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rpt50

Improving the hauling/towing capability of the 2nd generation Xterra

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My wife decided she wanted something new, so I decided to take over her 2010 Xterra (150K on the clock) for bike hauling and boat towing duty.   In stock form, it's got a great power train, but the suspension is much more suited for soccer mom duty than actually towing a boat (ours is about 3700 lbs) or trailer, or hauling a bike on a hitch carrier. For relatively small change, I've made a dramatic improvement in the towing/hauling capability, and I thought I would share if someone is looking to improve their own. I believe this would apply directly to the Nissan Frontier as well due to the common chassis. Steps:

1. Goggle the online factory service manual for your vehicle to get the ride height specs for your particular year. Mine was within spec, but apparently Xterras are notorious for sagging leaf springs. You want to get this sorted first. Lots of sources for leaf springs if you need them. The manual also gives free spring length specs for the coils in the front, but apparently they hold up much better than the leaf springs and are not usually a problem.

2. For the rear I added the Timbren SES rubber supplemental springs. Probably the best $200 I've ever spent on a vehicle. They don't really affect the unladen ride as far as I can tell, but they result in an immediate and dramatic improvement in towing/hauling stability. I use a hitch hauler for my motorcycles now and that really puts a lot of weight way out behind the axle. Now the Xterra can handle the load even bouncing down a dirt road. The Timbrens also really help when you hit rough expansion joints or potholes towing a boat at highway speeds.

The above is probably all you need if your shocks/struts are good. If not...

3. For rear dampers I went with the KYB gas adjust shocks that are supposed to have extra damping for towing and hauling. The appear to work as advertised, with VERY well controlled rebound when towing. They are a definite improvement over the worn out stock units. The cost was about $100 total for both shocks.

4. There aren't really any good choices for pre-assembled struts for the 2wd Xterra (lots of cheap no-name stuff), so I went with Bilstein 4600s with the stock springs. You will definitely want to get the KYB strut mount kit which gives you new bushings and rubber spring insulators. Mine were really worn. Total cost for both shocks and KYB mount kits was about $185. You will need a standard strut spring compressor, but nothing specialized as far as tools (but a good impact gun sure makes things easier).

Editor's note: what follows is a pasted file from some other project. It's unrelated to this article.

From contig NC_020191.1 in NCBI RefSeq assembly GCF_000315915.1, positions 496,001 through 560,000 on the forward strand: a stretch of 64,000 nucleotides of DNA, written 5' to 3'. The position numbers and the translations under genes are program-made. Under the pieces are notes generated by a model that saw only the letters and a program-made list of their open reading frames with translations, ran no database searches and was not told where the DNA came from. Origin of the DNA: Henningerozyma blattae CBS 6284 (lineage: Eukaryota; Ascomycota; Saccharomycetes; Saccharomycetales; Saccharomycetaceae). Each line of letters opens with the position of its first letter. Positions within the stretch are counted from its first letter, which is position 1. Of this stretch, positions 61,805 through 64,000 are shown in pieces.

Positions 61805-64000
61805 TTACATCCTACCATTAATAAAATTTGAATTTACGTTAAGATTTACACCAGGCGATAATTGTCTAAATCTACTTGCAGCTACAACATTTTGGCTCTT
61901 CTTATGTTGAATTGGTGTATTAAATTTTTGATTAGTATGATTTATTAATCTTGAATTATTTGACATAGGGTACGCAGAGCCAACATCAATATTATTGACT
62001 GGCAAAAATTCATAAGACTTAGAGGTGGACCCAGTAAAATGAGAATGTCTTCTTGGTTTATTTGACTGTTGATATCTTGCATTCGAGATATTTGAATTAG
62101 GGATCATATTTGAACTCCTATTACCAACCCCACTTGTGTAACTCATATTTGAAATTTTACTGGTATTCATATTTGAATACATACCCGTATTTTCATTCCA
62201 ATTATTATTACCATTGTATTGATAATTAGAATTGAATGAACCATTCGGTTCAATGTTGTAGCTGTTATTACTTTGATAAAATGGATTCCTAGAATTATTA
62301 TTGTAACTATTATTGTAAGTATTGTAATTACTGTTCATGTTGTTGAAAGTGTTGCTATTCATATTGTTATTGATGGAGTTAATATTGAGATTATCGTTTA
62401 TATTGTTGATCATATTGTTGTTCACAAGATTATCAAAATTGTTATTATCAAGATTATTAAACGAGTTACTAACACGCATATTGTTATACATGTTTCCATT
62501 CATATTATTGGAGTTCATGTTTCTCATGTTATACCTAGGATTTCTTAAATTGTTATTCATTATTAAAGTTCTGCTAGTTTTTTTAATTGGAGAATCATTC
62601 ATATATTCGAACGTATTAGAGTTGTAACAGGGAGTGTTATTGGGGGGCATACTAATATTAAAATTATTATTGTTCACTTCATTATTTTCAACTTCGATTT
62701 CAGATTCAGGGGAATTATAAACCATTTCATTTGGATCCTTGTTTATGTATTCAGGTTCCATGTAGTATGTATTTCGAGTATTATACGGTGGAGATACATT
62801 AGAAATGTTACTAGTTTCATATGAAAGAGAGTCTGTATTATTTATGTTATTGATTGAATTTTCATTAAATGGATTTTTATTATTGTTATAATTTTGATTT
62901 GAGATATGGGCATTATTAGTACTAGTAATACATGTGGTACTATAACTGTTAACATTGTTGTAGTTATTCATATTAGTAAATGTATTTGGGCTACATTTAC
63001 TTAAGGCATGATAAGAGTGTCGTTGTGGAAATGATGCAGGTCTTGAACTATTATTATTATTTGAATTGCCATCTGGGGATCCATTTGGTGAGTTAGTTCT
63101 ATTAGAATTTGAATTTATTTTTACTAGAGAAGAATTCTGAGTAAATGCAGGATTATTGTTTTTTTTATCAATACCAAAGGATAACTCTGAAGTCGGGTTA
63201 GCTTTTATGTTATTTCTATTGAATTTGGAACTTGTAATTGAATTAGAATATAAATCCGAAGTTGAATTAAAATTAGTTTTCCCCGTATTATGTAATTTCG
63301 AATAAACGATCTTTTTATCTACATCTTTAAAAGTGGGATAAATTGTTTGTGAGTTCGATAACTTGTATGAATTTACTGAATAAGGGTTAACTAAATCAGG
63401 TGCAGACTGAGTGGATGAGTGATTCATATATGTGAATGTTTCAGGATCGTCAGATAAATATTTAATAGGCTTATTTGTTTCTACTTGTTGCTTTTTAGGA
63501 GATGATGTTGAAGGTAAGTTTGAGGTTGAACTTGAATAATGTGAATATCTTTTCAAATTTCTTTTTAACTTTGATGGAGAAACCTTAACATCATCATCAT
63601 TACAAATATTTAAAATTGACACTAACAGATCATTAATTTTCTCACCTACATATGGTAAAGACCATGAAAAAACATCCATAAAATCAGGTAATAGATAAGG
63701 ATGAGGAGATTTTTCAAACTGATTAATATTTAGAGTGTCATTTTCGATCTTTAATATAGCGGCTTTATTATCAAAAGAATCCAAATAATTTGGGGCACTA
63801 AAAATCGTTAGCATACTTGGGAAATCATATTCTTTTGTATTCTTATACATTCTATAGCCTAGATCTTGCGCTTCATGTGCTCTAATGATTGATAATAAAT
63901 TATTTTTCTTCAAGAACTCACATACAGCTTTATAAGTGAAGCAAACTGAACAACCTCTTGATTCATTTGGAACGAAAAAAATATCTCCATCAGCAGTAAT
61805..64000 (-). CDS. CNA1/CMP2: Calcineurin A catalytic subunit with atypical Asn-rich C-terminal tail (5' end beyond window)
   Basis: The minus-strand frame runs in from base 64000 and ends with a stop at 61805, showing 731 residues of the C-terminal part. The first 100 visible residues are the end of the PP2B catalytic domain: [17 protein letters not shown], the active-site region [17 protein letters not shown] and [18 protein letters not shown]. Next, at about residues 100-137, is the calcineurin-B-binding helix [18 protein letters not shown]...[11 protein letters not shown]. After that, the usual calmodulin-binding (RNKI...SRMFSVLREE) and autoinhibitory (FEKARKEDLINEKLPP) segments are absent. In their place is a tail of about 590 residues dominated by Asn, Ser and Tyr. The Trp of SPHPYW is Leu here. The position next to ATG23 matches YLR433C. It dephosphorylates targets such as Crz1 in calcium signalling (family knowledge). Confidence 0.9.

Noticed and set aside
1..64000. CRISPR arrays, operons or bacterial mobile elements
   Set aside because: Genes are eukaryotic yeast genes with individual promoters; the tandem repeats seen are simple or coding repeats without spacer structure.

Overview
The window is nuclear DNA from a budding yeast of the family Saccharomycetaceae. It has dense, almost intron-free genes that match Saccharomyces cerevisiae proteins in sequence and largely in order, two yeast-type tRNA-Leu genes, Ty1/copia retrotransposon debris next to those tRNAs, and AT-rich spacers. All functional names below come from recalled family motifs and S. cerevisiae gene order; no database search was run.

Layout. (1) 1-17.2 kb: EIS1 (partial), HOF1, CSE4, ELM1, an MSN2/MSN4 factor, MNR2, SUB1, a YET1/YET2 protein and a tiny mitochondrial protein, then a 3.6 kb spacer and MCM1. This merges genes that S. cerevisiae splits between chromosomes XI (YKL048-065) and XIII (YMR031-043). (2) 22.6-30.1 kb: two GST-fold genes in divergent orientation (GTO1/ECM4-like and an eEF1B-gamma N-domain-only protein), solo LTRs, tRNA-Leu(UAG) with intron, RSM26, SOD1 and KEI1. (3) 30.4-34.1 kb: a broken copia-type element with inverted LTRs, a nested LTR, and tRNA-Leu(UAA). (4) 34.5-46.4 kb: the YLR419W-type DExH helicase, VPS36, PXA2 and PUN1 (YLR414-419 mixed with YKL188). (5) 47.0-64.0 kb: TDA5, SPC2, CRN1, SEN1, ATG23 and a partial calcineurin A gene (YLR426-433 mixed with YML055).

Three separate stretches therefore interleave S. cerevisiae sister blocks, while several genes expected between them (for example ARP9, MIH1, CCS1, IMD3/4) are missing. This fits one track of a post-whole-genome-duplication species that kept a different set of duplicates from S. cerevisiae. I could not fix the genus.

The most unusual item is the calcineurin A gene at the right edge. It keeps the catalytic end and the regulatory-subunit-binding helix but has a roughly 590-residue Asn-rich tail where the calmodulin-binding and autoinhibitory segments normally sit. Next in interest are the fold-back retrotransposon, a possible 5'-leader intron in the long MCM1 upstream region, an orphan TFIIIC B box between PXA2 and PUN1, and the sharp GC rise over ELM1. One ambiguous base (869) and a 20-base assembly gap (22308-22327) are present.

Obviously the Xterra will never be a great tow vehicle due to the short wheel base, but it's got a great motor/drive train, and with some suspension work like above it will easily handle boats/trailers up to it's rated capacity (5k lbs) without any major sag or weird/scary handling. And it also handles the hitch carrier now with out any sag or crazy bouncing when you hit rough expansion joints or bumps at highway speeds.

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I was considering doing something similar to my 2012 Xterra (2" lift) but ended up getting a trailer for a couple reasons: first, I was concerned about a hitch carrier with the short wheelbase and I couldn't find any reports before this one; secondly I foresee my wife getting a dirt bike in the future so I really needed the ability to take multiple bikes.

BTW, the Xterra has been great. I'm at 125k miles and it has needed nothing other than oil changes.

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4 hours ago, correcaminostx said:

I was considering doing something similar to my 2012 Xterra (2" lift) but ended up getting a trailer for a couple reasons: first, I was concerned about a hitch carrier with the short wheelbase and I couldn't find any reports before this one; secondly I foresee my wife getting a dirt bike in the future so I really needed the ability to take multiple bikes.

BTW, the Xterra has been great. I'm at 125k miles and it has needed nothing other than oil changes.

Trailers do have a lot of advantages.  I have a 5x8 utility trailer that I welded up some removable wheel chocks and optimal tie down points for three bikes that I sometimes use to haul the bike.  I used it a lot more when my son was racing and we were hauling multiple bikes,  but now I find the hitch carrier set-up a lot more maneuverable on some of the tight woods roads where we park.   If at some point in the future you decide to go with a hitch carrier, I would definitely do the Timbren suspension system I mentioned above, as it makes a huge improvement.  I don't know what type of bike you are hauling, but even my YZ 125 puts a lot of leverage on the rear when it's on the carrier.   I remember that the Timbren system came with a spacer that was not needed for the stock height suspension, but since you have a lift you would need it.  

Yes, the Xterra is dead reliable.  Ours is now nearing 160K and has not so much as hiccuped mechanically.  In fact, the only thing I can ever remember was a recall for the air bags.  I have found the following Xterra forum very helpful for maintenance and general information:

https://www.thenewx.org/

Edited by rpt50

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